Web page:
Thanks to all of the organizers, speakers, sponsors and attendees of Desert Code Camp 2011.1.  This is the first time that I’ve presented at a Code Camp and it was a fantastic experience for me.  My session, Building Enterprise Apps using Entity Framework 4, was very well attended with 35 people cramming, standing-room-only, into a room with a capacity of 28 (please don’t tell the Fire Marshall).  The demos went very well (everything worked as it was supposed to) and the feedback I’ve gotten so far was entirely positive.

I will be posting some additional information from the session shortly, including the sample code and the changes I make to the Microsoft All Rules code analysis ruleset, but I wanted to get the session slides up as quickly as possible.

If you have any additional feedback on the session, please feel free to contact me here, or by email or twitter (as shown in the slide deck).

DCC 2011.1 -- Building Enterprise Apps using Entity Framework 4

Tags: , , | Categories: Development Posted by bsstahl on 9/16/2007 6:10 PM | Comments (0)

It has often been said that each new language feature gives programmers more rope with which to hang themselves. Unfortunately, what it really seems like is that each feature gives other programmers more rope with which to hang me, or you, or whomever the next poor schmuck is who has to deal with their code. Back in the relatively early days of .NET 2.0, I wrote about some concerns I had with Generics. It has turned out that Generics are everything I could have hoped for in a language feature, and everything I feared.

Generics are an outstanding way of dealing with a number of issues in a very elegant, but also type-safe way. Among many things, this includes collections. I see no reason why there should be any new collections created that are not based on Generics and it is my understanding that System.Collections.CollectionBase (the non-Generic base collection class) is to be deprecated sometime in the near future. However, as I feared over a year ago, there are many that miss the point somewhat and expose List<t> on their interfaces. The Generic List object is a very powerful and easy to use collection, but it is not extensible. If you write code that exposes List<t>, you are effectively passing a strongly-typed array-list. Doing this breaks encapsulation because any code we write against that list, has to be repeated everywhere we want to perform that operation.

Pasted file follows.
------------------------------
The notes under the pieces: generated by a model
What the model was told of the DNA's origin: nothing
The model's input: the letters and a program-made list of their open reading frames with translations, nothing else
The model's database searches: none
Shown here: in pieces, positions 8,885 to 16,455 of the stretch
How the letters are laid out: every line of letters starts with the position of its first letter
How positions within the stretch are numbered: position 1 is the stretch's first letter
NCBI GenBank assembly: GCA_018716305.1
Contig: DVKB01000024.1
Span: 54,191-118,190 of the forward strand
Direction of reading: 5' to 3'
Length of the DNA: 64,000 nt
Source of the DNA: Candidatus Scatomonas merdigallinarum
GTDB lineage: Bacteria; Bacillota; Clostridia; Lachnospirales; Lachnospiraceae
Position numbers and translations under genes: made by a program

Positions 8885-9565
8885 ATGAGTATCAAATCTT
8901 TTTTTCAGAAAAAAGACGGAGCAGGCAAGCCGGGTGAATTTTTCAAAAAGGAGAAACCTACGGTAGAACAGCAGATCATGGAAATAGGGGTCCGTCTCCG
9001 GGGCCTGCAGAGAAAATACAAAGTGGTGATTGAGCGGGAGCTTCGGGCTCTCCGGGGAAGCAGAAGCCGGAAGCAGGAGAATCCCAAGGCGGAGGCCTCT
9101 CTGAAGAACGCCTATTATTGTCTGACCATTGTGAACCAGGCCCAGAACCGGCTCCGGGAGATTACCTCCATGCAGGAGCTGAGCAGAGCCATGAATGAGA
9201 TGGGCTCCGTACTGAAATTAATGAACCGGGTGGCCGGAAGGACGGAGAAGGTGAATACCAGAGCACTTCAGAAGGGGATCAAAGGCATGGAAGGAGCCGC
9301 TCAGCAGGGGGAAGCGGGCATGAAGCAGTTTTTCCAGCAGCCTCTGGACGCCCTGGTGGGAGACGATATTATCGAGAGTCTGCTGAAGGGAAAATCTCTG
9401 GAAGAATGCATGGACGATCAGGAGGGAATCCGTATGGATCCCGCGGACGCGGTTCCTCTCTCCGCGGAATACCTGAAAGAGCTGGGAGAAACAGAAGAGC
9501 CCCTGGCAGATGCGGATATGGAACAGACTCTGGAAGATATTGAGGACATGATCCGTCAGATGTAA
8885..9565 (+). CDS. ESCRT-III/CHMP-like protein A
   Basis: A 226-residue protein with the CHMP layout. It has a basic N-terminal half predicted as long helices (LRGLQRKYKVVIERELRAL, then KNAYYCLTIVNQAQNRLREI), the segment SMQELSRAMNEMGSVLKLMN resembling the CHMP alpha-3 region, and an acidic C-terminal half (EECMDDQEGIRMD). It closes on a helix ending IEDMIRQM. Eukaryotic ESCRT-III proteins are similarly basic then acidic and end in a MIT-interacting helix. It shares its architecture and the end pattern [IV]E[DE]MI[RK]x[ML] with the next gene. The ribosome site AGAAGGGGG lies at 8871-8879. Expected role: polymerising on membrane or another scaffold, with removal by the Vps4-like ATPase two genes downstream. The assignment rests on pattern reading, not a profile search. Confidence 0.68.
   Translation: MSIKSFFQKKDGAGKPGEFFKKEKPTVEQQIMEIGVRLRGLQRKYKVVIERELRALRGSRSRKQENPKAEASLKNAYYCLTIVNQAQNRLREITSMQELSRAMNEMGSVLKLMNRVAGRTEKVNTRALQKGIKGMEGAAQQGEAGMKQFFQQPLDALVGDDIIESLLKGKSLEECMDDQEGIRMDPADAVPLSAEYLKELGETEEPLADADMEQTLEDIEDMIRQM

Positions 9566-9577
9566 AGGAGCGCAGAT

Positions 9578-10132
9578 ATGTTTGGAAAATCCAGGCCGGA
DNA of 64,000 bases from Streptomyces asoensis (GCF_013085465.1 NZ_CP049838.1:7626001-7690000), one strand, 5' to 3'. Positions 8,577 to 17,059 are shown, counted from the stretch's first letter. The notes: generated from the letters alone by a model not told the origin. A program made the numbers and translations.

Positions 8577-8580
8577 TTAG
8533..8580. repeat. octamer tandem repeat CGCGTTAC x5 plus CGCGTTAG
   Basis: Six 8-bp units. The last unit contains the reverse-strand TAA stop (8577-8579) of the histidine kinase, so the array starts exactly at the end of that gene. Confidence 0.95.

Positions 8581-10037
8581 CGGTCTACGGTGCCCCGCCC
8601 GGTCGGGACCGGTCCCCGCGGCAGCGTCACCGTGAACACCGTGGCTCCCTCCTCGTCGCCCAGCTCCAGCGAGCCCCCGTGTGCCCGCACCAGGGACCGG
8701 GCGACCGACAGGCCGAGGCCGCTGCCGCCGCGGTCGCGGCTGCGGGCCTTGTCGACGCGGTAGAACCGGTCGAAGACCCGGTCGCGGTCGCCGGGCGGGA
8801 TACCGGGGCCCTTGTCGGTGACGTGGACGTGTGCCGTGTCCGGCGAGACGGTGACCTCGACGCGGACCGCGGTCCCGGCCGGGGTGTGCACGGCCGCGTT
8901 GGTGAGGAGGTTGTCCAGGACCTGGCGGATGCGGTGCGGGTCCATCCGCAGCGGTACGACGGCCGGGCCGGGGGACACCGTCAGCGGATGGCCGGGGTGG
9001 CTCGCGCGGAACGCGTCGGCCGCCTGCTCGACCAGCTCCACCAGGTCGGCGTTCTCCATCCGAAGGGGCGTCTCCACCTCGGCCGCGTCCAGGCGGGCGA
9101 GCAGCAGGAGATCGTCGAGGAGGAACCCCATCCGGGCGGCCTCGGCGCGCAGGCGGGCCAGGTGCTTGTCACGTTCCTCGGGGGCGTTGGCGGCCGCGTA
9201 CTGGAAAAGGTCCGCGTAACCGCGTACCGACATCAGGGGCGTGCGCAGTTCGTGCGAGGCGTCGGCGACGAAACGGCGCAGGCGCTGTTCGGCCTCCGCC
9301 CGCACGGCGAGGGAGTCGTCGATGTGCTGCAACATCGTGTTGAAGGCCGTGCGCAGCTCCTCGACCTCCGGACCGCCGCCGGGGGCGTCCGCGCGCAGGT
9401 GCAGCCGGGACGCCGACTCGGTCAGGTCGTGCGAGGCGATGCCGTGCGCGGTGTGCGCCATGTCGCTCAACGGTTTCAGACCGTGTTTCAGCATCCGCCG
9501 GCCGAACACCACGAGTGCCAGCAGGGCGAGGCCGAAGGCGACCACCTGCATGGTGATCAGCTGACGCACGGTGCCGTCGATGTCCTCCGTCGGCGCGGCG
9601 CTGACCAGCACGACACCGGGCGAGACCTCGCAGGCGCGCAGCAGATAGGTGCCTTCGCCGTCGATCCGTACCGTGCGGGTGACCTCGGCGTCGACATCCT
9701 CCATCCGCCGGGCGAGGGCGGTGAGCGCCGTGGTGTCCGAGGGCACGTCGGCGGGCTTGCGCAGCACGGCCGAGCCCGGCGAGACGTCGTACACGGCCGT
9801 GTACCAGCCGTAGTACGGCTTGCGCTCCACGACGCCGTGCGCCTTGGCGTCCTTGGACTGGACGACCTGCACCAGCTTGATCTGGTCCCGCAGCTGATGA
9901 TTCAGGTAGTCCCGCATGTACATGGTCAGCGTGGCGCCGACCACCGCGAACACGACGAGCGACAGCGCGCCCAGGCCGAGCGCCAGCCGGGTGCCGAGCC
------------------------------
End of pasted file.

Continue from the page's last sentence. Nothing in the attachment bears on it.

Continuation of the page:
For example, suppose we have a calendar object that exposes a list of events that we want to reserve. We often see this code:

List<CalendarEvent> calendarEvents = Calendar.Events;
for each (CalendarEvent evt in calendarEvents)

rather than the far preferable:

CalendarEventsCollection calendarEvents = Calendar.Events;

where the CalendarEventsCollection object contains:

public void Reserve()
    for each (CalendarEvent evt in this)

or even better:


where the Calendar object contains:

private CalendarEventsCollection _calendarEvents;
public CalendarEventsCollection Events
{ return _calendarEvents; }

public void ReserveEvents()

The latter being preferable because all of the functionality we want to expose is completely encapsulated in the appropriate object and doesn't have to be repeated wherever it is needed. Of course, we can't do this if we are lobbing around List<t> instead of collection objects that derive from System.Collections.ObjectModel.Collection.

While the improper use of List<t> may not be exactly the "House of Sticks" that I feared in early 2006, it is an item where proper use is not necessarily obvious and which has been misunderstood by many very good programmers.  Please, encourage all developers to practice proper encapsulation by deriving collection classes from one of the Generic collection implementations.